“Okay son. Remember our exercise? We are going to breathe in, and then out.” She didn’t even know if the child spoke English.

“Ready? Inhale. Exhale.” She demonstrated.

The child tried to mimic her, and they worked together for a few moments, patiently.

“Jen? Get the child in the hospital. Your turn.”

She nodded at the doctor, and he gave her a hand out. Another bullet flew by, and she grit her teeth in rage. Not safe even here?

She made a move toward the large doors. Another bullet. The boy screamed. Blood streamed.

“No!” Jen turned white in fear.

He exhaled slowly.

The price of war.

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Member Comments
Member Date
CD Swanson 08/22/13
Oh my goodness! This punched me in the gut...Wow.

You told the story with conviction and it resonated truths. Excellent piece.

God bless~
Brenda Rice 08/22/13
So tormenting to think of the price of war especially on the children.

You did an outstanding job with the topic as well as with the tension of the piece.

I was on the edge of my seat.

Thanks.
Lois Farrow08/22/13
Beautifully done, although a harsh subject. Good on you.
Jan Ackerson 08/23/13
Simply marvelous, and by far one of my favorites this week.
CD Swanson 08/29/13
Congrats!

God Bless~
Nancy Bucca 08/29/13
Wow, this is riveting. It packs a powerful punch. A very different, thought provoking take on the topic, which you nailed. Congrats on your EC.
Danielle King 08/29/13
'And while the world lazed about, stuck in its own cares and concerns.' This entire piece is really hard hitting. Congratulations on your EC win with this powerful piece.
Charla Diehl 08/29/13
This story gripped me with the ugly reality of war that it conveyed from start to finish. I felt the fear of the child, the angst of the medic, and heard the bullets whizzing by as the story progressed to its sad conclusion. I think we all wonder from time to time "when is God going to say--Enough!"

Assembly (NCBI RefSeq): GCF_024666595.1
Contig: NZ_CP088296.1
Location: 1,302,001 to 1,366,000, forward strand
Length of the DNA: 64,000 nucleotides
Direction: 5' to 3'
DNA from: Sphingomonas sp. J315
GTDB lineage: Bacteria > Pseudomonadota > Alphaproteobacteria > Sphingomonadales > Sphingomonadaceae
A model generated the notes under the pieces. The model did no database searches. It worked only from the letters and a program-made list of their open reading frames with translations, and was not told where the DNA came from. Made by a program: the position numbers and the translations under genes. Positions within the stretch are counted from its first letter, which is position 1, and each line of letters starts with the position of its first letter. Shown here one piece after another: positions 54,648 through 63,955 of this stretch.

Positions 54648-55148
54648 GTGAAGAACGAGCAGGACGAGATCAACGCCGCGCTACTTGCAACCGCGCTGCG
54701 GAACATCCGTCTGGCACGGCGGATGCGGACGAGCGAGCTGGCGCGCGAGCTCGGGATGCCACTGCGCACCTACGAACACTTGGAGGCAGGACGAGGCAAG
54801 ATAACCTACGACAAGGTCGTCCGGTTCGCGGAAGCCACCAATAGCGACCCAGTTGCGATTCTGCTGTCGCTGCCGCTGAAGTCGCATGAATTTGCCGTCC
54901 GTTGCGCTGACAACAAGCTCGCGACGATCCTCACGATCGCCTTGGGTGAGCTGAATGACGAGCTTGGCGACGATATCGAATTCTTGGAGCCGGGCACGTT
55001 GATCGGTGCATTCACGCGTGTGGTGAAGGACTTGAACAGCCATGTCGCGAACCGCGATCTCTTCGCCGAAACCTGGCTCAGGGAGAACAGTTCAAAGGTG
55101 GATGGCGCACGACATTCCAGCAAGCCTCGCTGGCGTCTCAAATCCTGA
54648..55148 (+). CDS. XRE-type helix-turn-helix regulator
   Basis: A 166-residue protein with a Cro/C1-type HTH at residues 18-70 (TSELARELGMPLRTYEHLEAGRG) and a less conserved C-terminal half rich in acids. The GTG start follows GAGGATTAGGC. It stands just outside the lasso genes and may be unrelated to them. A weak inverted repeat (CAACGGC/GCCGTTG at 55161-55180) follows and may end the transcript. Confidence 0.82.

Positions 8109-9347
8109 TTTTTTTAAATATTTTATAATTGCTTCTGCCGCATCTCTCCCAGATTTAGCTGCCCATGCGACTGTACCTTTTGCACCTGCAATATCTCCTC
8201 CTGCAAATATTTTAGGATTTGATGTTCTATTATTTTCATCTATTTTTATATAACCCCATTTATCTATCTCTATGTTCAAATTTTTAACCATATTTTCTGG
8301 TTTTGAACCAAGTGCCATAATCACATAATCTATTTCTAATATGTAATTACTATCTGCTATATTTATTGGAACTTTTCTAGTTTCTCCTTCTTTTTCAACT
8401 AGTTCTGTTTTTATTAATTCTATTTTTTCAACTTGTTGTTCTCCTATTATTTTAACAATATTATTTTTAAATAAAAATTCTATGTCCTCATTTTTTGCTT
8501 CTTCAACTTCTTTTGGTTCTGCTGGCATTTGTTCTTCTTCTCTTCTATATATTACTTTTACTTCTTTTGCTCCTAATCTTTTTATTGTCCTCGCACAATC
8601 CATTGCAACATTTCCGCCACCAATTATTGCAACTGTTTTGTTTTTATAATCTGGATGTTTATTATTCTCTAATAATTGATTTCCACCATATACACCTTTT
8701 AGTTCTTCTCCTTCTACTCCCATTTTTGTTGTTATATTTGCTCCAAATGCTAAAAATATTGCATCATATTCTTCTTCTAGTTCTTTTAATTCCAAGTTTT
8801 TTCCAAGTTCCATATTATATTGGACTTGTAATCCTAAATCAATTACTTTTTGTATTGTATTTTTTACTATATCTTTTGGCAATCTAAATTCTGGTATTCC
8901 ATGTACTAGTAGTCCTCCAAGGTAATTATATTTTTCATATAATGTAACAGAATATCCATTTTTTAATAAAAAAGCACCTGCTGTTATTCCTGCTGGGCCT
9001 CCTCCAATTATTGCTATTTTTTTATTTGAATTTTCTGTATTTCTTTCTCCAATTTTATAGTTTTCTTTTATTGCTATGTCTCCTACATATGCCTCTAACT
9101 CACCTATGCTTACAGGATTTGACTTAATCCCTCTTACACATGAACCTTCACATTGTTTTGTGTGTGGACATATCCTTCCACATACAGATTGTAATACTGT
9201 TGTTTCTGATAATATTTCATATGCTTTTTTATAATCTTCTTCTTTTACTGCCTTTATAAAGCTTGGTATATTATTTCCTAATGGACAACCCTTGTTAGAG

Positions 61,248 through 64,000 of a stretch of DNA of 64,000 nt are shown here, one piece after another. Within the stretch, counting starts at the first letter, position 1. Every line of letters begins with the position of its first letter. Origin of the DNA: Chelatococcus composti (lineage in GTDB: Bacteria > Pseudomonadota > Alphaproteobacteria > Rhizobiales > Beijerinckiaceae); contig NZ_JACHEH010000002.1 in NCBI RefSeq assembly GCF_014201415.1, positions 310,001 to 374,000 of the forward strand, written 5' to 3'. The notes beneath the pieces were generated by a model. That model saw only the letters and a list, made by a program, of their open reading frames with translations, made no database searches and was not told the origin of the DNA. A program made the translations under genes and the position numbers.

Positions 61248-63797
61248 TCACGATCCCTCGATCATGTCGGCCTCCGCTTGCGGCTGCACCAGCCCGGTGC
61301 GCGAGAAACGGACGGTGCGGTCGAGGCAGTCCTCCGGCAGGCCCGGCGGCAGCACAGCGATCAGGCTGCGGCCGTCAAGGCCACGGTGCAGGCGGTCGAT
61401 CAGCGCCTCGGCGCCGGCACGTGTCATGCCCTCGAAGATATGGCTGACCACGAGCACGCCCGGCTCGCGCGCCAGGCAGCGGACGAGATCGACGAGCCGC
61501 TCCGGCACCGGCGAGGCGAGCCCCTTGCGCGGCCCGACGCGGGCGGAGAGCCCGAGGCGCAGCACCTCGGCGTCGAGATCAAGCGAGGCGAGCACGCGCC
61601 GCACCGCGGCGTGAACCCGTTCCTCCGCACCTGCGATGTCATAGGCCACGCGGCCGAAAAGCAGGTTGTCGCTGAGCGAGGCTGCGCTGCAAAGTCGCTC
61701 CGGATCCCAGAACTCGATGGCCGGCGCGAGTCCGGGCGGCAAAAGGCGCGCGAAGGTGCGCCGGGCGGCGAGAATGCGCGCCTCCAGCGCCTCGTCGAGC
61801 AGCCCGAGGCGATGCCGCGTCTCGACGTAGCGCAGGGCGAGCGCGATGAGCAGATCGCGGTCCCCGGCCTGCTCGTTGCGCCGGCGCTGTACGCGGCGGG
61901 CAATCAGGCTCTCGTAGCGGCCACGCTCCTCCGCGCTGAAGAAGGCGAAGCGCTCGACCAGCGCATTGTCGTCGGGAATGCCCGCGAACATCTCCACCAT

Charla Diehl 08/29/13
Sorry--I meant to include my congratulations on taking 9th place with this remarkable entry.
Sarah Dirk08/29/13
Thanks for the congrats, everyone! I was thrilled to open up the page and see my ranking. I appreciate the encouragement and advice I have received, and can only hope to keep improving! God bless.
Linda Goergen08/29/13
Congratulations Sarah, on your well deserved EC win!! Wow—your vivid descriptions brought the scene alive before my eyes, I felt like I was watching it and sharing the MC’s thoughts on war! I actually felt myself exhaling with the child at the tragic end. Terrific job on this!
Bea Edwards 08/31/13
Magnificent treatise on the realities experienced by the unknown heroes behind the scenes and the atrocities suffered by the causalities.
Ennis Smith 09/01/13
Sarah, this was such an incredible story. I was drawn in from the first sentence, as you chose to jump right into the action.

War is such an ugly activity. I use "activity" for lack of a better word. There are those in the world who actually covet it as such; an activity to generate wealth. All too often, the innocent are the casualties. I'm thinking of Syria, as I write this. Tragic.

Back on topic, you used a brilliant landscape to incorporate the theme of exhale. Well done ma'am.